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How to Use the Collections Expiration Date to Your Advantage

Understanding how the CSED is calculated by the IRS and how to use it to your advantage in a case is vital for tax pros.

1 min read

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It’s the dream of every person who owes back taxes—the IRS somehow ignores or forgets about a tax debt long enough that the debt simply expires. Nice as it sounds, the IRS is unlikely to let that happen. However, that doesn’t mean that tax pros can’t use the collections statute expiration date (CSED) to their advantage in helping their clients.

Canopy’s Transcripts tool makes it easier than ever to find the CSED for every client you work with.

Canopy’s Transcripts tool makes it easier than ever to find the CSED for every client you work with. With just a few clicks, tax pros now have access to simple, powerful IRS transcripts reports—including a CSED report. But understanding how the IRS determines a CSED is still vital for tax pros. That simple knowledge will allow you to help keep your clients from taking any action that could inadvertently extend their CSED and potentially cost them thousands of dollars.

When things are simple, the CSED is easily calculated as 10 years from the date of assessment. This means that no matter how little the IRS has been able to collect on a tax debt assessed in April of 2007, they must cease collection on that debt in April of 2017.

When things are simple, the CSED is easily calculated as 10 years from the date of assessment.

However, when you’re working with the IRS, things are rarely as simple as you’d like. There are a handful of events that can result in extending the CSED date (sometimes called “tolling events”).

Events that extend your CSED include: 

Each tolling event extends the CSED differently. Some events only extend the CSED by small amount—30 days in the case of an installment agreement. Others, like submitting an offer in compromise, can extend the CSED much longer. Be sure to consult the most recent version of the IRM to see the full list of tolling events and how each affects the CSED.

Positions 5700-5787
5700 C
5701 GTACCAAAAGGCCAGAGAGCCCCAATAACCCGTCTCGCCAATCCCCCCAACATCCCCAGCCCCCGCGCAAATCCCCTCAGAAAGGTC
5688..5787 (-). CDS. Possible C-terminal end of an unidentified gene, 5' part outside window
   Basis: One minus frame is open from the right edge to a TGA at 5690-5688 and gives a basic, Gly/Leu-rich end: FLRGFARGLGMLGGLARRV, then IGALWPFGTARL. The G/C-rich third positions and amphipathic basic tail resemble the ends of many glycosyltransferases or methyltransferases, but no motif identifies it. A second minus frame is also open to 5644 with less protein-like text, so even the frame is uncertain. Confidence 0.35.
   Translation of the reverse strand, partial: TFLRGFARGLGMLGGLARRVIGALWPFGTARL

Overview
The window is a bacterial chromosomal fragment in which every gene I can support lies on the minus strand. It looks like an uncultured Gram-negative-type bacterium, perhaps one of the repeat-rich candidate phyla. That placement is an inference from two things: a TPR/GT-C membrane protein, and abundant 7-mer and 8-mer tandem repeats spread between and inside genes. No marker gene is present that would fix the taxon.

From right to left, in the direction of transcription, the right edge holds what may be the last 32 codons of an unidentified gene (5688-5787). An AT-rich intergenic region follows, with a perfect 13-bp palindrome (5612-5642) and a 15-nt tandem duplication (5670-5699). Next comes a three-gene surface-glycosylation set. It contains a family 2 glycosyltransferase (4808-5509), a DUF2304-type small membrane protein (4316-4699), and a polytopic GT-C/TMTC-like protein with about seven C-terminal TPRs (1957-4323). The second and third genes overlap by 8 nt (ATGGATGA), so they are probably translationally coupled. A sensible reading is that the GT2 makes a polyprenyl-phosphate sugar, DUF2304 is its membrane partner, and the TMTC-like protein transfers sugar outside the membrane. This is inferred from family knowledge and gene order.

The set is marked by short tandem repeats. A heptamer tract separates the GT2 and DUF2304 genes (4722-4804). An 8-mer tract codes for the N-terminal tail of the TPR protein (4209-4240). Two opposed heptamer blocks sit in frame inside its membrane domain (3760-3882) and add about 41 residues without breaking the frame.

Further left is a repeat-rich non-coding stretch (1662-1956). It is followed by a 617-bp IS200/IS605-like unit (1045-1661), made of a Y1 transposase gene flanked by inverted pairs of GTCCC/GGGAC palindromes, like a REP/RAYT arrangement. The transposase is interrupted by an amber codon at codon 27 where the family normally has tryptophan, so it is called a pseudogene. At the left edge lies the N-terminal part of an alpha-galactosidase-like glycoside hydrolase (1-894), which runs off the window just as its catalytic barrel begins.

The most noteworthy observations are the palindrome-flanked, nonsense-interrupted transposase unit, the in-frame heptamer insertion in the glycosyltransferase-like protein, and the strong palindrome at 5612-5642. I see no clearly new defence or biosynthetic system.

Of course, you want to help your client avoid CSED extensions to the extent possible, but some tolling events are unavoidable as you engage in the tax resolution process. Just be sure that when you do something to extend the CSED that the extension is worth the desired outcome.  

Additionally, being aware of your client’s CSED can give you additional bargaining power with the IRS.

Additionally, being aware of your client’s CSED can give you additional bargaining power with the IRS. The Service is much more likely to be flexible if their window to collect is coming to a close, and less likely to compromise if the collections expiration date is still years away.

 

This article is a modified excerpt from our free ebook, An Introduction to Partial Payment Installment Agreements. Click here to download the entire thing, free!

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